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image: Fewer Female Snail Penises

Fewer Female Snail Penises

By | January 14, 2014

Researchers are now spotting fewer cases of imposex—in which female sea snails develop male sexual organs—as a result of a chemical ban instituted in 2008.

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image: Large Carnivores Under Siege

Large Carnivores Under Siege

By | January 13, 2014

As populations of top predators decline in ecosystems the world over, researchers chart the widespread effects.

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image: Toxin Wipes Out Persistent HIV

Toxin Wipes Out Persistent HIV

By | January 10, 2014

An antibody-toxin combo kills residual HIV hiding out in the organs of mice.

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image: Settlement Signal

Settlement Signal

By | January 9, 2014

A marine bacterium generates contractile structures that are essential for the metamorphosis of a tubeworm.

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image: Common Lab Mice Differ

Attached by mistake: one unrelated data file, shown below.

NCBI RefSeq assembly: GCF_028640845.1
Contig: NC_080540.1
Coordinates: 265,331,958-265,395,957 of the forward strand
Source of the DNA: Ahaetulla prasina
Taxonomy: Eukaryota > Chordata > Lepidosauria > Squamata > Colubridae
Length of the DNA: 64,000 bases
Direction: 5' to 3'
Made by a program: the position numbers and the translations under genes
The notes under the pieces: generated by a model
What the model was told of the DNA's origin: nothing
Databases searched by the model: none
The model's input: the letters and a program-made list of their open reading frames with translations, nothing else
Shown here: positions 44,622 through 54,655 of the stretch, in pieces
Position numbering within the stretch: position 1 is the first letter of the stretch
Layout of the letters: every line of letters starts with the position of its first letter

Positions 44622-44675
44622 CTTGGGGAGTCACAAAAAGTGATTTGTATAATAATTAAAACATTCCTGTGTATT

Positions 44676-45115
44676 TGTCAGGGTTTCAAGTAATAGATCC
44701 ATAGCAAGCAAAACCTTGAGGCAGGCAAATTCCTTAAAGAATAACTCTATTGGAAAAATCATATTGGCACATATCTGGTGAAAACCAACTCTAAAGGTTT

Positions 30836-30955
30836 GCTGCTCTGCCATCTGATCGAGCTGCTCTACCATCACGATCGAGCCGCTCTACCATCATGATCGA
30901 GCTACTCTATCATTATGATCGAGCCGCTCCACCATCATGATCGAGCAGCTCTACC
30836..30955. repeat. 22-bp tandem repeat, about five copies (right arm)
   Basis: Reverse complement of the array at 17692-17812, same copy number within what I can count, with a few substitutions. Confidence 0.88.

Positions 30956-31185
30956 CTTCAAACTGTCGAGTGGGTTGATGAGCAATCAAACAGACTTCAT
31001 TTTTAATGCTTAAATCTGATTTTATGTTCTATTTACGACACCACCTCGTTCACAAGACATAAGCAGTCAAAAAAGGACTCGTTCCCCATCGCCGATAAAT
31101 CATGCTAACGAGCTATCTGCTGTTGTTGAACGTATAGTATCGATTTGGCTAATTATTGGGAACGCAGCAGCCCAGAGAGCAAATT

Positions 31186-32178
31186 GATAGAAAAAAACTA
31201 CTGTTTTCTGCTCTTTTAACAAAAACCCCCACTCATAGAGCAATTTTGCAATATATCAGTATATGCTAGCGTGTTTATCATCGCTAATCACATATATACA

Common Lab Mice Differ

By | January 8, 2014

Related substrains of the Black 6 lab mouse carry key genetic polymorphisms, including one that has a dramatic effect on the rodents’ responses to cocaine.

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image: Fiber-Rich Diet Cuts Asthma in Mice

Fiber-Rich Diet Cuts Asthma in Mice

By | January 7, 2014

Scientists show that fiber’s influence on gut microbes affects the lungs’ response to allergens.

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image: How HIV Destroys Immune Cells

How HIV Destroys Immune Cells

By | December 19, 2013

During HIV infection, CD4 T cells in lymphoid tissues initiate a highly inflammatory form of cell death that helps cripple the immune system.  

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image: Unhealthy Chemicals Linked to Fracking

Unhealthy Chemicals Linked to Fracking

By | December 17, 2013

Water samples collected from natural gas extraction sites in Colorado contain hormone-disrupting chemicals linked to birth defects, infertility, and cancer.

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image: Dogs, Dust Microbes, and Allergies

Dogs, Dust Microbes, and Allergies

By | December 16, 2013

Dust-borne bacteria from houses with dogs can prevent allergies in mice by changing their gut microbes.

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image: Cancer and Immune Cells Merge

Cancer and Immune Cells Merge

By | December 16, 2013

Mouse colon cancer cells can fuse with macrophages, leading to changes in tumor growth.

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